From Elizabethan Drama. Janet Spens. London: Metheun & Co.
Of the three types of plays recognized in the Shakespeare First Folio -- Comedies, Histories, and Tragedies -- the last has been the most discussed annd is clearest in outline.
1. Tragedy must end in some tremendous catastrophe involving in Elizabethan practice the death of the principal character.
2. The catastrophe must not be the result of mere accident, but must be brought about by some essential trait in the character of the hero acting either directly or through its effect on other persons.
3. The hero must nevertheless have in him something which outweighs his defects and interests us in him so that we care for his fate more than for anything else in the play. The problem then is, why should a picture of the misfortunes of some one in whom we are thus interested afford us any satisfaction? No final answer has yet been found. Aristotle said that the spectacle by rousing in us pity and fear purges us of these emotions, and this remains the best explanation. Just as a great calamity sweeps from our minds the petty irritations of our common life, so the flood of esthetic emotion lifts us above them.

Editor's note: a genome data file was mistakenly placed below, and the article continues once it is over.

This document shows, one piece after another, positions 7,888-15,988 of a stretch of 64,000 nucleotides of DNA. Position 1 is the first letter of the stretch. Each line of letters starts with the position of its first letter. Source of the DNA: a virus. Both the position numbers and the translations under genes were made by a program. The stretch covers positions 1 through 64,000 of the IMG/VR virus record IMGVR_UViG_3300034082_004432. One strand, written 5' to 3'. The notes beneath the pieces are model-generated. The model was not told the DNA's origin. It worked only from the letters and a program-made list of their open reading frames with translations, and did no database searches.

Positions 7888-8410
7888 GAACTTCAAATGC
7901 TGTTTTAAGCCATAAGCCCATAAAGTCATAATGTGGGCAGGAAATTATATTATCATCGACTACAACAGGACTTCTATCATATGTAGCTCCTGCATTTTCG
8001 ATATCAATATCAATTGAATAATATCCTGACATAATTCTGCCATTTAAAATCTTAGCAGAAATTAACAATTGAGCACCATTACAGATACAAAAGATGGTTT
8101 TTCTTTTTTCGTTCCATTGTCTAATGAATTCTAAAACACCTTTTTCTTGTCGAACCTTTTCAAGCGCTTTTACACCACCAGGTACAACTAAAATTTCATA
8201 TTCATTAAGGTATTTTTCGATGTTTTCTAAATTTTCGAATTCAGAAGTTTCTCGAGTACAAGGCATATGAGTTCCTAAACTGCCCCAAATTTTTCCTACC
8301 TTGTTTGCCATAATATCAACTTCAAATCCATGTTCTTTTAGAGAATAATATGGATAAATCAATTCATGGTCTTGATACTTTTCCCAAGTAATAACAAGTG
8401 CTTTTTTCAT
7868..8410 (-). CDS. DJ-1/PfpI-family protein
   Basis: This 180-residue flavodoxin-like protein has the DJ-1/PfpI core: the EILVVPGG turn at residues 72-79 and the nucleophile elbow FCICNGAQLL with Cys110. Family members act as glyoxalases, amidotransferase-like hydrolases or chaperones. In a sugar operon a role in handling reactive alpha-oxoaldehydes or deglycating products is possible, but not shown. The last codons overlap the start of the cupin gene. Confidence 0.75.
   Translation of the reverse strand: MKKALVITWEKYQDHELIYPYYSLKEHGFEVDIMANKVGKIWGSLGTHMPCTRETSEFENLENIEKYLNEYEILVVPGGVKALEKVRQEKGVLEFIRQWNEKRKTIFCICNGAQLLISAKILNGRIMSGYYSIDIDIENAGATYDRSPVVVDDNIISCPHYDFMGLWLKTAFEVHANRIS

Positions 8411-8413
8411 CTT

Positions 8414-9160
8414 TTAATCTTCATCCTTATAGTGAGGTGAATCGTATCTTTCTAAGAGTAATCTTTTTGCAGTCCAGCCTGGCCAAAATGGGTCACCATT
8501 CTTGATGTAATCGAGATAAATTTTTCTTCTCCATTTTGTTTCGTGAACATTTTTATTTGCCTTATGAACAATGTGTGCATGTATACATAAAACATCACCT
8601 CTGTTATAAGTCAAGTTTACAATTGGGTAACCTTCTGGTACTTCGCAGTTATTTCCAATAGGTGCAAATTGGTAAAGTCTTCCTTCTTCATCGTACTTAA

In the drama of Marlowe the satisfaction appears to depend, not on the excitement of the catastrophe, but on the assertion of the greatness of man's spirit; and this seems to have been the theme also of Senecan tragedy. It will be remembered that the first part of Tamburlaine ends, not in his death, but in his triumph, and yet we feel that the peculiar note of tragedy has been struck. We have the true tragic sense of liberation. Kyd also asserted the independence of the spirit of man, if he is prepared to face pain and death.
It is really much more difficult than is always recognized to be sure what constituted Shakespeare's view of the tragic satisfaction or even that he believed in it. It is possibly true that Lear is a better man at the end of the...